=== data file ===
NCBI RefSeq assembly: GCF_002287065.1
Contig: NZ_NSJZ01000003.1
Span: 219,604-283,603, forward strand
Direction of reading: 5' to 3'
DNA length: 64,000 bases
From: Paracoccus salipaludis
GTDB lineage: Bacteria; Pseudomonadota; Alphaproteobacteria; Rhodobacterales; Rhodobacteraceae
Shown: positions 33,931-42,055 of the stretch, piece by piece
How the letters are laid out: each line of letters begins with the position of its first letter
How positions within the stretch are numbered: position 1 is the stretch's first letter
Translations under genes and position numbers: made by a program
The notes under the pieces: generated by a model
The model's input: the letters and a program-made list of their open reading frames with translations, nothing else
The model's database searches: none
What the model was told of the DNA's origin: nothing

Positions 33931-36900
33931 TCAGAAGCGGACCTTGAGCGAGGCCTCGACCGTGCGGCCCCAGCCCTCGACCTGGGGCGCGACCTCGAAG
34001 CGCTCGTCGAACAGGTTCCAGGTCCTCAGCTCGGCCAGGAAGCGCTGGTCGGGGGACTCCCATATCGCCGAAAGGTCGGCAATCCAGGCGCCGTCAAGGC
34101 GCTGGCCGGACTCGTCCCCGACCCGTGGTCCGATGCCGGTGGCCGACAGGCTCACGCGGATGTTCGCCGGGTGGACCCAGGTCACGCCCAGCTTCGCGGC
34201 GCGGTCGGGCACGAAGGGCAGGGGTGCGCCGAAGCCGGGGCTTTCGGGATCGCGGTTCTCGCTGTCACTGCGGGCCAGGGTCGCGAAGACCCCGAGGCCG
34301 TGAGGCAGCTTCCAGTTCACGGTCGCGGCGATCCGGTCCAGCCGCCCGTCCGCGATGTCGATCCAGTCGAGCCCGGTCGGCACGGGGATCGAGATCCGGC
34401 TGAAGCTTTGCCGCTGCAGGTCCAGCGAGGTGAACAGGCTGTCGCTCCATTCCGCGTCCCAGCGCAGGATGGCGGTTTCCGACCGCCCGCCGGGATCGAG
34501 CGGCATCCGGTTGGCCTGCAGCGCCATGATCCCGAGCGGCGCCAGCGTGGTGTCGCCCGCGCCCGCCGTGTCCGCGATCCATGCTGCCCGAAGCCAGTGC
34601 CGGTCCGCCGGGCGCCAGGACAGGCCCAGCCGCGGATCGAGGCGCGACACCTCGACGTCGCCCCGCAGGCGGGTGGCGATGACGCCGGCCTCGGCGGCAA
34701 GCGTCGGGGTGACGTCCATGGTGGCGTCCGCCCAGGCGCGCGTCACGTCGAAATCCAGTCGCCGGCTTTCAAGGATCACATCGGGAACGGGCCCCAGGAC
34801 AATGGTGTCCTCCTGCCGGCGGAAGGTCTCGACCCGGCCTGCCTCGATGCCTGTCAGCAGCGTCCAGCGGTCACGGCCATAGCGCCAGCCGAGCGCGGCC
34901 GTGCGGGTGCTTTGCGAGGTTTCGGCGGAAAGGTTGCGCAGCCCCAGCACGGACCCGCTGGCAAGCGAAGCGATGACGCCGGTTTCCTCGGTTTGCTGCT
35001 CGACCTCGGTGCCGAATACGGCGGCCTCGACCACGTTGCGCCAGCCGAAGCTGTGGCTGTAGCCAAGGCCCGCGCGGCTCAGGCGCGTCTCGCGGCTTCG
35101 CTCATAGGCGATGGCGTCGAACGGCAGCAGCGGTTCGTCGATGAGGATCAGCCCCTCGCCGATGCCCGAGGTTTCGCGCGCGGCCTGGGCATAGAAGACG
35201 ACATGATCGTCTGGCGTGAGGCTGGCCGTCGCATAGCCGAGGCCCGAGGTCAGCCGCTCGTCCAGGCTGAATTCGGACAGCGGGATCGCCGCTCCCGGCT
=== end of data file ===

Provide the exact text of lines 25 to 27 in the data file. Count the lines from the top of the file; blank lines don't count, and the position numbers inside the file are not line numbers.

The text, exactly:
34701 GCGTCGGGGTGACGTCCATGGTGGCGTCCGCCCAGGCGCGCGTCACGTCGAAATCCAGTCGCCGGCTTTCAAGGATCACATCGGGAACGGGCCCCAGGAC
34801 AATGGTGTCCTCCTGCCGGCGGAAGGTCTCGACCCGGCCTGCCTCGATGCCTGTCAGCAGCGTCCAGCGGTCACGGCCATAGCGCCAGCCGAGCGCGGCC
34901 GTGCGGGTGCTTTGCGAGGTTTCGGCGGAAAGGTTGCGCAGCCCCAGCACGGACCCGCTGGCAAGCGAAGCGATGACGCCGGTTTCCTCGGTTTGCTGCT